Thou art the Source and Centre of all minds,
Their only point of rest,-ETERNAL WORD!
From Thee departing, we are lost and rove
At random, without honor, hope, or end.
From Thee is all that soothes the life of man;
His high endeavour, and his glad success,
His strength to suffer, and his will to serve.
Thou art, of all thy gifts, THYSELF the crown!

The last of the Series of discourses, is a sermon "the hearing ear," &c. by the Rev. S. Newton, which is characterized by much originality of thought, couched in plain, nervous, and impressive language.

Art. IX. A View of the Pleasures arising from a love of Books: in Letters to a Lady. By the Rev. Edward Mangin, M. A. Author of the Life of Malesherbes, from the French, Oddities and Outlines, George the Third, a Novel; an Essay on Light Reading, &c. fcap. 8vo. pp. vi. 268. Price 6s. Longman and Co. London, and Upham, Bath. 1814.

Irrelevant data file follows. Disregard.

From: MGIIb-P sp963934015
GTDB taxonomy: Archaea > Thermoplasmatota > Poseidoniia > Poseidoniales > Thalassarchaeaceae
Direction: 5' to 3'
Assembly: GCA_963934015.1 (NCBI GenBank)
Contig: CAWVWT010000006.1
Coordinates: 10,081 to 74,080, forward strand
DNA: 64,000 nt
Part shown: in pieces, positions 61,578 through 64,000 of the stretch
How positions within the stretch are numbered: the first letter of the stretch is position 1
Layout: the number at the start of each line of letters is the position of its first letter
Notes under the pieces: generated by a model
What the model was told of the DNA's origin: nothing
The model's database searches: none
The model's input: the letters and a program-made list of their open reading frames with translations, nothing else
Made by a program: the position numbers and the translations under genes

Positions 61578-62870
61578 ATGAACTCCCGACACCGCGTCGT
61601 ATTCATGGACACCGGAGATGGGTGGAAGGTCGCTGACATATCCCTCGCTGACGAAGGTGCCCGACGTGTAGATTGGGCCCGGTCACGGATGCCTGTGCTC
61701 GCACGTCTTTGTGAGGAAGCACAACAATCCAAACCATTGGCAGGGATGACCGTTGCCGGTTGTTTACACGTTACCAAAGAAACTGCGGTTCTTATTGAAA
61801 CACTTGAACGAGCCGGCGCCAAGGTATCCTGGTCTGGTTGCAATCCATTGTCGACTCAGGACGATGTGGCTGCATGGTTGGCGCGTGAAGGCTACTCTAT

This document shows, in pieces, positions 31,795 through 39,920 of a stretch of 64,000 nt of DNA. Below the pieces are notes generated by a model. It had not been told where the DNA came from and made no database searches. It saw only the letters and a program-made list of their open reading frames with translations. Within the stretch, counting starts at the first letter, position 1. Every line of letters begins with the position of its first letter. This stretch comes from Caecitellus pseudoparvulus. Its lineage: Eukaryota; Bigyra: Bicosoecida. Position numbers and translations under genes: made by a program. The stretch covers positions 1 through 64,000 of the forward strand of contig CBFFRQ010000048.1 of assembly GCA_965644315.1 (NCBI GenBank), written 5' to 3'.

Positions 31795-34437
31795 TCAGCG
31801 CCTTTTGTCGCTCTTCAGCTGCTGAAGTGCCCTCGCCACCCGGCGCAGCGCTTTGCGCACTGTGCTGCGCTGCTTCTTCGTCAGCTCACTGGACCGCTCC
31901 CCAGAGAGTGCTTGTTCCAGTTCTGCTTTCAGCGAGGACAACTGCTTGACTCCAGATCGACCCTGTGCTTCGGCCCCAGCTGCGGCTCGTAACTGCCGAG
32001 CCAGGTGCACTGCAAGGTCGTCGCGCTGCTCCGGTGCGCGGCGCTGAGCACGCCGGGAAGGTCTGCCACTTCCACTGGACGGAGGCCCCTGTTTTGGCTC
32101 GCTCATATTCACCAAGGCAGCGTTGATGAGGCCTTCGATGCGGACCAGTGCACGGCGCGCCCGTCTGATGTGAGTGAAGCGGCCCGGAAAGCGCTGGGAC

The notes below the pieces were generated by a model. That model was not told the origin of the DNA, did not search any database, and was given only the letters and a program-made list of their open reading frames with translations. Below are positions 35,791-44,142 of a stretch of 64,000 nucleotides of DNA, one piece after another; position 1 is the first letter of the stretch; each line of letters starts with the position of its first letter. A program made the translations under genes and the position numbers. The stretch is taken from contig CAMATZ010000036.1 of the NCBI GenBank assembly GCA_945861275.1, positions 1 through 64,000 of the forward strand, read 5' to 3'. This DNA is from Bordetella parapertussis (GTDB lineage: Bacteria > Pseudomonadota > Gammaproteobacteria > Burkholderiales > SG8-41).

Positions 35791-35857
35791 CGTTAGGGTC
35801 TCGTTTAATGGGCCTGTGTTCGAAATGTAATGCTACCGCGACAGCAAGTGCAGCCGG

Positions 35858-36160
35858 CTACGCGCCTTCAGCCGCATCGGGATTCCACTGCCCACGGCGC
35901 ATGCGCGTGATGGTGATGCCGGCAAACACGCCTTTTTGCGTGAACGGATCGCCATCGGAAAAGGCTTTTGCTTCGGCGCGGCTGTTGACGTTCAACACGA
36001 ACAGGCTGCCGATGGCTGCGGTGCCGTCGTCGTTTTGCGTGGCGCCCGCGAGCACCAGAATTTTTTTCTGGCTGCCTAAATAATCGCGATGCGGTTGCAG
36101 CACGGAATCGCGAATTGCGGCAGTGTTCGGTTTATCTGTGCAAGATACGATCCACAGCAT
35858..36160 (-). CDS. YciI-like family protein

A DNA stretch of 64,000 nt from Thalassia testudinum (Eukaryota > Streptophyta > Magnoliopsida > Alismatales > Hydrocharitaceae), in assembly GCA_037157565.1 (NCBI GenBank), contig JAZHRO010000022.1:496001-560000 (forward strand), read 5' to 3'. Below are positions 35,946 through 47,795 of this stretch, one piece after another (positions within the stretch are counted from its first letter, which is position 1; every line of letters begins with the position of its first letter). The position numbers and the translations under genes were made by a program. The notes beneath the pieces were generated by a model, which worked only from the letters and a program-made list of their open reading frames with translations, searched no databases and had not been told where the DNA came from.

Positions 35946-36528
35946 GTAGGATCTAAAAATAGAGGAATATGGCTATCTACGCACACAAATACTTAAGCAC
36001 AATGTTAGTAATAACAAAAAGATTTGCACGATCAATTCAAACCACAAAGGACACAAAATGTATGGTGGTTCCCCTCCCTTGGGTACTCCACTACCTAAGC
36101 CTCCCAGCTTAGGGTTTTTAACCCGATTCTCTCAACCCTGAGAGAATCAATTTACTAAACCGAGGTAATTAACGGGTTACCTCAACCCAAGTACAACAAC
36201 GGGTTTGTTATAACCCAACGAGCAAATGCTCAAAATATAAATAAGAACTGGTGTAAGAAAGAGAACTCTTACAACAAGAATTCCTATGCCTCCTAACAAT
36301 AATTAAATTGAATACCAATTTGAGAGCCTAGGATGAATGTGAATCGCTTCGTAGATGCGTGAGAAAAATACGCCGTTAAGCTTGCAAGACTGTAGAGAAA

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E wish to give the Rev. Mr. Mangin fair play, and have, therefore, accurately transcribed the whole of his title-page. We do not say it is the most amusing page in the volume;, but booksellers and authors both know that the title-page is often the most important: for instance, it may often tempt to. the purchase, though not always to the perusal, of a volume like the present. From the Reverend Author of Oddities and Outlines' and an Essay on Light Reading,' the person whose eye has been caught by the neat display of words in front of the work, and who has stopped to read the motto so happily chosen, "Sweet rills of thought that cheer the conscious soul," will naturally expect something light and amusing; and if, glancing at the foot of the page, he should observe that Bath shares in the honour of the publication, he will as naturally associate with that circumstance, a pretty correct idea of the polite coterie in which this elegantly printed volume aspires to circulate. The work is represented to have originated in Letters to a Lady,' whose proper pride (there is something pretty in the expression) induced her to request that the author in writing to her, would compliment her so far (good again!) as to suppose her capable of relishing subjects of rather a higher order than the state of the weather and the markets; or the misdemeanors, quarrels, and rash marriages of his neighbours. It was accordingly and very gladly resolved, &c.' The writer (we are told) thinks, (and here we are still happy to agree with